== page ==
The unexpectedly strong January jobs report, in the middle of the omicron surge in the coronavirus pandemic, makes it clear that President Joe Biden’s signature spending plan, “Build Back Better,” is unnecessary and arguably inflationary. Sen. Joe Manchin (D-WV) already stopped the legislation in December by declaring that he opposed it, but the administration hoped to woo him back with less expensive or piece-by-piece proposals, which the Biden administration said would create jobs. It turns out that the American people are better than their government at creating those jobs. The January report came in at 467,000 jobs, beating expectations of about 150,000, and adjusting previous months upward, for a total of 700,000 jobs created. Unemployment rose slightly, from 3.9% to 4.0%, but that was a result of people coming back to the labor force. The U.S. economy defied the omicron variant: people decided to move ahead with their lives, and everyone gained as a result. It is notable that the jobs gains came in spite of the Biden administration’s two main economic policy pushes: massive new government spending, and vaccine...
                 A report released this week by the Commonwealth Foundation (CF), a Harrisburg-based think tank, underscores the drawbacks of lavish government spending for ordinary Pennsylvanians. Inflation and the economic policies that fuel it have already weighed on the minds of Americans for months. Federal spending during the COVID-19 pandemic has skyrocketed to create a debt nearing $30 trillion, equating to 133 percent of the U.S. gross domestic product and amounting to $239,000 per taxpayer.  The Federal Reserve has responded to this eruption of costs by feverishly printing money, resulting in an annual rise in inflation of 7 percent—8.5 percent when shelter costs are excluded for a more accurate measure. That’s the highest year-to-year inflation spike since 1982.  According to the CF backgrounder, “How Government Overspending Hurts Pennsylvania Families,” concerns surrounding high public spending only worsen when Pennsylvania’s own fiscal policies are considered. Out of all 50 states and Washington, D.C., the Keystone State has the fourth-highest overall tax burden, the third-highest gas tax and the second-highest corporate income tax. The state’s general-fund budget (aside from federal stimulus money) expanded...
    A look at some of the key business events and economic indicators upcoming this week: CONSTRUCTION BELLWETHER The Commerce Department serves up its latest monthly tally of U.S. construction spending Tuesday. Construction spending rose on a monthly basis for most of last year, fueled in part by builders pushing to meet a wave of demand for new homes despite supply chain constraints for lumber and other building materials. Economists project that spending rose 0.7% in December. That would follow an increase of 0.4% in November. Construction spending, monthly percent change, seasonally adjusted: July 0.1 Aug. 1.0 Sept. 1.0 Oct. 0.4 Nov. 0.4 Dec. (est.) 0.7 Source: FactSet MIXED RESULTS? Facebook’s parent company Meta Platforms reports quarterly results Wednesday. Wall Street expects the company’s fourth-quarter earnings declined and its revenue rose compared to the same quarter in 2020. The social media giant, which also owns popular apps Instagram and WhatsApp, posted higher earnings in the first three quarters of 2021, buoyed by strong advertising revenue. ALL ABOUT JOBS Economists predict hiring in the U.S. slowed in January for...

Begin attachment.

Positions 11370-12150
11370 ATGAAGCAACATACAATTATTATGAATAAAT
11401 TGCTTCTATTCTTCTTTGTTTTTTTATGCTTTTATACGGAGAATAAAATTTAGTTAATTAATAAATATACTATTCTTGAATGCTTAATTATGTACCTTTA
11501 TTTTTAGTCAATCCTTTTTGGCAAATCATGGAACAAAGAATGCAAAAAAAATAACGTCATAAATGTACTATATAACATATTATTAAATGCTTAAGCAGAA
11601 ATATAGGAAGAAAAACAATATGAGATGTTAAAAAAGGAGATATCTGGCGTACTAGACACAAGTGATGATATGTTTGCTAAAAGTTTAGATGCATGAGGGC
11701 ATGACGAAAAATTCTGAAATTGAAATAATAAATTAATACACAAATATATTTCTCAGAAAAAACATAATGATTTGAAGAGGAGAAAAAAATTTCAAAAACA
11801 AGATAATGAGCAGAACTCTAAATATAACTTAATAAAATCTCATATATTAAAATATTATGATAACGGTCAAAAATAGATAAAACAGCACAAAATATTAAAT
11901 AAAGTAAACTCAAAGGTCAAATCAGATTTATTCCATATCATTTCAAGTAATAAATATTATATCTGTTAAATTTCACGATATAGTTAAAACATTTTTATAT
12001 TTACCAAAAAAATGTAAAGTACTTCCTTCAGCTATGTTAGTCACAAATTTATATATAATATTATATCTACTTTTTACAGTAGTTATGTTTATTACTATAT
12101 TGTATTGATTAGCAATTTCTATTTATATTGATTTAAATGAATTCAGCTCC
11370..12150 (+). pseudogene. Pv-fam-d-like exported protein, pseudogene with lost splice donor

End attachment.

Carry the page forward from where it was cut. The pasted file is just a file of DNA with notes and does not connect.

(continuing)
Democrats reportedly outpaced Republicans in raising and spending so-called “dark money” from undisclosed donors in 2020, according to a new investigation from The New York Times. The Times found that 15 of the most politically active non-profit organizations that typically support the Democratic Party spent more than $1.5 billion in 2020, while 15 similar groups that usually side with the GOP used about $900 million. The term dark money is typically used to refer to money spent to sway politics by organizations that are not required to make their donors known. The term, however, does not have an official legal definition. While nonprofit organizations are permitted to funnel money into partisan politics, it is not supposed to be their main activity, the Times notes. The newspaper found that a group called the Sixteen Thirty Fund spent more than $410 million in 2020, which was more than the Democratic National Committee (DNC) had used up that year. The fund reportedly received secret donations of $50 million and allocated money to more than 200 entities. For comparison, the highest spending by a GOP-aligned nonprofit group...
    Democrats plan to spend large amounts of taxpayer cash in preparation for the 2022 midterm elections, a Tuesday report in the Washington Post outlined. While adverse momentum is diminishing Democrats’ hopes of maintaining control of the Senate and House in November, they are planning to spend large amounts of money to galvanize voters in swing states and competitive districts, the Post reported. Rumors have been building since early January another coronavirus stimulus package may be coaxed into a legislative proposal, but Tuesday’s report indicated the spending could be in the form of passing Biden’s “Build Back Better” agenda in smaller parts to circumvent the 50/50 split Senate. Sen. Joe Manchin (D-WV) tanked Biden’s agenda over fears of 40-year high inflation and expanding the administrative state. Embattled Democrat House members told the Post they are skeptical of the tactic but still need the federal government to spend money in their districts. The Democrats are going to have a hard time in the 2022 midterm elections, trying to protect their majority, according to a report. https://t.co/XEKVgv0gfF — Breitbart News (@BreitbartNews) September 16, 2021...
                
    Democrats in battleground districts have reportedly been trying to persuade the House leadership to consider breaking up the president’s “marquee legislation,” the Build Back Better (BBB) spending bill, into “a series of politically popular provisions that would appeal to centrist voters and core Democrats alike.” The Washington Post reported that vulnerable House Democrats have asked to do this to show constituents they were able to achieve something since Sen. Joe Manchin (D-WV) said he could not vote for the bill, effectively killing the larger spending measure. The report noted that, while their persuasion has yet to be successful, they hoped to vote on smaller measures such as “curbing prescription drug costs and extending the child tax credit” so they could attempt to “make a case that they can improve voters’ lives economically despite soaring inflation and other issues that have dragged down Biden’s approval ratings.” Member’s reportedly pushed back at the leadership in early January when House Majority Leader Steny Hoyer (D-MD) said breaking up the bill would be “abandoning the potentially transformative giant package,” while under the impression that the massive...